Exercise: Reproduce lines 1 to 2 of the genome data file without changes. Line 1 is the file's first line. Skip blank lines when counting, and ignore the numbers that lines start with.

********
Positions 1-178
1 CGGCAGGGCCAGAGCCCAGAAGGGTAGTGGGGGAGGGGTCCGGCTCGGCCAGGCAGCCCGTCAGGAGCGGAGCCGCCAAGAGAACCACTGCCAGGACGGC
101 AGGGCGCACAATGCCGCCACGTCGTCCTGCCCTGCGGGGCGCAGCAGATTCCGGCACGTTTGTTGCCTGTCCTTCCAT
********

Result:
Positions 1-178
1 CGGCAGGGCCAGAGCCCAGAAGGGTAGTGGGGGAGGGGTCCGGCTCGGCCAGGCAGCCCGTCAGGAGCGGAGCCGCCAAGAGAACCACTGCCAGGACGGC